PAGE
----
Seal's shark bite healed with honey

 Assets Images Patient-Images Gupta732X334
The folks at the Marine Mammal Center in Sausalito, California do the work of heroes. Whenever a seal, sea lion, dolphin gets in trouble, the dedicated team of full-timers and volunteers head out and try to help. They heal and return to the wild a huge number of these wonderful animals. My family has been members for years and the hospital is a favorite place for my young daughter to visit. Today they released an awesome story of success: They used honey as an antibiotic to heal a shark bite wound on an elephant seal.
"Honey has gained recent popularity in both human and veterinary medicine as a wound treatment due largely to its natural healing properties. It has a very high sugar content and as a result binds water molecules strongly. That makes the water unavailable to organisms trying to make a living in the area. This is why honey can be safely stored on the shelf without refrigeration. Honey also contains a variety of compounds that may enhance the tissue response to infection and inflammation. It's less expensive than most topical antibiotic ointments and evidence suggests it is just as effective. So the Center's staff and volunteers cleaned the wound and applied a generous layer of honey to it. Thanks to both the honey and the tincture of time, Gupta's wounds healed very quickly. In fact, he was released on October 25 at Chimney Rock, Point Reyes National Shore, California."
"Gupta: Sweet As Can Bee!"



  1. In related news, reports of bears attacking seals and sea lions are up 5000% this year at Point Reyes National Shore, California. Film at 11.

  2. For a minute there, I was worried that Seal had been bitten by a shark.

    Is honey’s effectiveness diminished by the temptation to lick the wound?

    1. “honey is actually used as a healing/cure in islam:

      And honey is also used to turn human corpses into “mellified” tasty confections!

      Paraphrased via Mary Roach’s book Stiff, chapter 10 “Eat Me”:

      In Arabia, old men willing to give their bodies to others eat and bathe only in honey. When they die, they are placed in a honey filled coffin for 100 years, creating a medicine for the treatment of broken and wounded limbs, or internally for other complaints–a medicine which probably works, via a remarkable coincidence, just as well or as poorly as, er, regular honey.

      1. From the wik ( ):

        “…mentioned only in Chinese sources, most significantly the Bencao Gangmu of the 16th-century Chinese pharmacologist Li Shizhen. Relying on a second-hand account, Li reports a story that some elderly men in Arabia, nearing the end of their lives, would submit themselves to a process of mummification in honey to create a healing confection.”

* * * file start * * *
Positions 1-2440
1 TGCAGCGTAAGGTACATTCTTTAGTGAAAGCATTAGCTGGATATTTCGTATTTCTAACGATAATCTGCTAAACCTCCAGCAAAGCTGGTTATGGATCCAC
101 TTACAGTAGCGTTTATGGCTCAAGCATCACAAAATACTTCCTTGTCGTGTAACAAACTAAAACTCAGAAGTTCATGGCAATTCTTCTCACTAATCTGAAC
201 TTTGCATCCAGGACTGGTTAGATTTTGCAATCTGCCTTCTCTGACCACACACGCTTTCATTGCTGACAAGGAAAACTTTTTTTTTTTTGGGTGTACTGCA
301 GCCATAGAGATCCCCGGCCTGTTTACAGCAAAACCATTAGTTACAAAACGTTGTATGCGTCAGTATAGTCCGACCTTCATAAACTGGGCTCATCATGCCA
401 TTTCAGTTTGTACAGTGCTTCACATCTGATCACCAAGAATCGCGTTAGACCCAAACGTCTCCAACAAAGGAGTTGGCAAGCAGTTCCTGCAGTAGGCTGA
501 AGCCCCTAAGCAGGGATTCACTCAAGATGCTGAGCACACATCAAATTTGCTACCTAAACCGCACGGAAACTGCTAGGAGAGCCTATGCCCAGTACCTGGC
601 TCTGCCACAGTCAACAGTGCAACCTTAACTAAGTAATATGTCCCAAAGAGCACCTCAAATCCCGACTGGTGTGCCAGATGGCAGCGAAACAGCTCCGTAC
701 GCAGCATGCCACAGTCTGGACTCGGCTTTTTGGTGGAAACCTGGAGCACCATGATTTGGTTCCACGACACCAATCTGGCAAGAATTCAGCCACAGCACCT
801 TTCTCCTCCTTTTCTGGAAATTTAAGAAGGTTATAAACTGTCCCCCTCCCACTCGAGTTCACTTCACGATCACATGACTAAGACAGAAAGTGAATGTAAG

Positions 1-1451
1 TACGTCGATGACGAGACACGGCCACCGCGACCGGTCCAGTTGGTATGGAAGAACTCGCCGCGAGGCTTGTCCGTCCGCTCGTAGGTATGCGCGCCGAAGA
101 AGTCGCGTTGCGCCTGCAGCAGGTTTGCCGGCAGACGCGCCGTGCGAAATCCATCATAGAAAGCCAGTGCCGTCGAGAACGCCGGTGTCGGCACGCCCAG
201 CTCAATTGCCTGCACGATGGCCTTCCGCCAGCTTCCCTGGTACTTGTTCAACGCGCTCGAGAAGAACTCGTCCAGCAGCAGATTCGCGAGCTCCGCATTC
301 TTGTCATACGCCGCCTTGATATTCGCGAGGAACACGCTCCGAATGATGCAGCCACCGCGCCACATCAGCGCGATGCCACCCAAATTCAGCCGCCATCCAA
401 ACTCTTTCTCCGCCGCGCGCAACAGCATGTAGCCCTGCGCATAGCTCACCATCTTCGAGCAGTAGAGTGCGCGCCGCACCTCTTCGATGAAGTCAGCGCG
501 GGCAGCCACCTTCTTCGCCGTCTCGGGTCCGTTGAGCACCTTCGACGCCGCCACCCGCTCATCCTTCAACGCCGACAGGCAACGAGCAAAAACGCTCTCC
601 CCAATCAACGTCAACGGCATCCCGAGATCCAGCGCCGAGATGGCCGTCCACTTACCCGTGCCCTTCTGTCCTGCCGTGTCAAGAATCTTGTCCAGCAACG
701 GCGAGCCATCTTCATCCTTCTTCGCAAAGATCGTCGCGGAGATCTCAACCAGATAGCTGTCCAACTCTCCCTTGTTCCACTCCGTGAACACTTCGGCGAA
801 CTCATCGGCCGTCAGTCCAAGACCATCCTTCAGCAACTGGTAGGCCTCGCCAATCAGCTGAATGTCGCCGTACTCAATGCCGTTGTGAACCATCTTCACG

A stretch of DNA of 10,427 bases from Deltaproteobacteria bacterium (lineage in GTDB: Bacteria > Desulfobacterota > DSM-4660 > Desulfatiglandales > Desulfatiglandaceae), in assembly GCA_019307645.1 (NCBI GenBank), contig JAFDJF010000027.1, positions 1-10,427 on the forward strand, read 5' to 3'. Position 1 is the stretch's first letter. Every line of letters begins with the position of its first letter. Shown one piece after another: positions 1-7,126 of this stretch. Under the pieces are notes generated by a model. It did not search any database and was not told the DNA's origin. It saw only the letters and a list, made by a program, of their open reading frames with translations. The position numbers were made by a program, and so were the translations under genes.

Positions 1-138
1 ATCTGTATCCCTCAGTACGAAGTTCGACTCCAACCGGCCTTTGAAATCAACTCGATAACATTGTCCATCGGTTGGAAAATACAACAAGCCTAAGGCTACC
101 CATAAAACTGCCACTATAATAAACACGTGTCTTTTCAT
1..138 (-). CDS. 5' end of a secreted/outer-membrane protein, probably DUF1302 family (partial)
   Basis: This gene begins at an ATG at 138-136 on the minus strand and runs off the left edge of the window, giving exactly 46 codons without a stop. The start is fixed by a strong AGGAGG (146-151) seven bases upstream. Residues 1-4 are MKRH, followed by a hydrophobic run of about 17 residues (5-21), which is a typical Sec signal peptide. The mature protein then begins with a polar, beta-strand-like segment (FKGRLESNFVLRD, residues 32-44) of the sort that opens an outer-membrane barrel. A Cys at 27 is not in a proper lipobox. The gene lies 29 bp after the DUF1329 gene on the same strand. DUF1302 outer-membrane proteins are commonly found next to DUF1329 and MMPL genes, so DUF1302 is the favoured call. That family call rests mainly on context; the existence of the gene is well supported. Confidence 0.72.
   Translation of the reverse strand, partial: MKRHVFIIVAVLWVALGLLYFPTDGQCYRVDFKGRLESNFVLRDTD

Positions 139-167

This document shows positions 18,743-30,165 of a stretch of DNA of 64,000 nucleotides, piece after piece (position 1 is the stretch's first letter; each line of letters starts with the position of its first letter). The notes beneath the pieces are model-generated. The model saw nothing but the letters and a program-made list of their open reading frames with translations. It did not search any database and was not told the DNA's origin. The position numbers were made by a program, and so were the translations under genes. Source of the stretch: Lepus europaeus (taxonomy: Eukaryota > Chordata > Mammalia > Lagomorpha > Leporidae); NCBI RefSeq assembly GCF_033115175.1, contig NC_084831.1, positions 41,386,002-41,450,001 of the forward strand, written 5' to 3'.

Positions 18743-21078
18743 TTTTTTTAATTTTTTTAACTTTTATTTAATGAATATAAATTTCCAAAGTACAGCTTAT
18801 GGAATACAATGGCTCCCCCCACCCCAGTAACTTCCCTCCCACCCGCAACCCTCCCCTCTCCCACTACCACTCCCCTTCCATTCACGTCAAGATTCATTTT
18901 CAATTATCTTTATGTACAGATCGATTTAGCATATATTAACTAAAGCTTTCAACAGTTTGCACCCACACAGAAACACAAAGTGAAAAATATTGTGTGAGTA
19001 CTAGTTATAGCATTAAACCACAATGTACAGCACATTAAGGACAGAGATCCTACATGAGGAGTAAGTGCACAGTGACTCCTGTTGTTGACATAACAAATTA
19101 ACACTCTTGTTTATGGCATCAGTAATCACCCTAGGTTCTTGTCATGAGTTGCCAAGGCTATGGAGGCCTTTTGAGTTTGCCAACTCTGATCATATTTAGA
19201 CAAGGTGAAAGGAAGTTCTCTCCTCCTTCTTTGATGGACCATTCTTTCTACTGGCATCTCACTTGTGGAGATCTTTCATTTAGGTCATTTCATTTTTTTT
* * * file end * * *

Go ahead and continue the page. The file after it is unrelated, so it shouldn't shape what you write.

In other words, this story has never been verified, and originally came to light in a rather round-about way…

  3. I’m new to the bay area and had no idea this existed. Thanks Boing Boing, I can’t wait to become a member!

  4. When I saw the headline sans photo I thought “Wow – Seal got bitten by a shark? And who thought to treat it with honey?”

  5. Note of Caution: Unpasteurised honey (and even pasteurised honey) can contain fungal spores and bacterial cysts (Clostridium Botulinum), so if you are going to do this kind of thing (BUT I AM NOT A DOCTOR NOT YOUR DOCTOR AND THIS IS NOT MEDICAL ADVICE) please consider not using it on immuno-compromised individuals or infants under two years of age, and please consider it wise to ensure that bleeding is staunched before applying honey. Though it will bind with water to make it unavailable to germs, it might introduce a germ to the bloodstream, which could be carried away, and find a nice environment someplace else in the body.

    The same physio-chemical operation that makes honey antibiotic also makes peat a great preserver of meat in the short term (a sugar in the peat prevents bacterial and mold growth on, for example, salmon, making grav lax — which is why grav lax is made today with salt and sugar more often than peat. Damn. Hungry now.)

  6. Once when I was installing a sub-floor, a clip of 1 3/8″ crown staples started to slip out of my off-hand when I was using the pneumatic gun. Without thinking, I mistakenly tightened the grasp of my thumb on the bundle of clips in my left hand. The clip sliced through the pad of my thumb, save for a bit of skin that was still attached.

    Since I was on the job site and it was located in a pretty rural setting, rushing off for quick stitches before returning to the job wasn’t an option. So, I went out to my stepvan and scavenged for something to not only stop the bleeding but also to allow me to finish my work before I could get it taken care.

    I knew the benefits of honey (and onion, too, for that matter) because my uncle is a beekeeper but I only had ever tried it when I removed a splinter/sliver after handling luan or skinned a knee/elbow. I had some raw local honey courteous of my uncle, some run-of-the-mill paper towels and duck tape in my van. I went to work and started to clean the cut with an unopened bottle of water.

    As I rinsed it, I held the pad part of my thumb in place with my ring finger. I used my pocketknife to flip the skin up, filled it with honey and flipped it back down. I continued to apply pressure. After only a few minutes, I wrapped paper towels around my thumb and then taped it all down good with duck tape. I was back working within 20 minutes, maybe closer to a half hour, or so.

    It was mostly healed in a week. It was completely sealed shut and no longer tender after two and half weeks.

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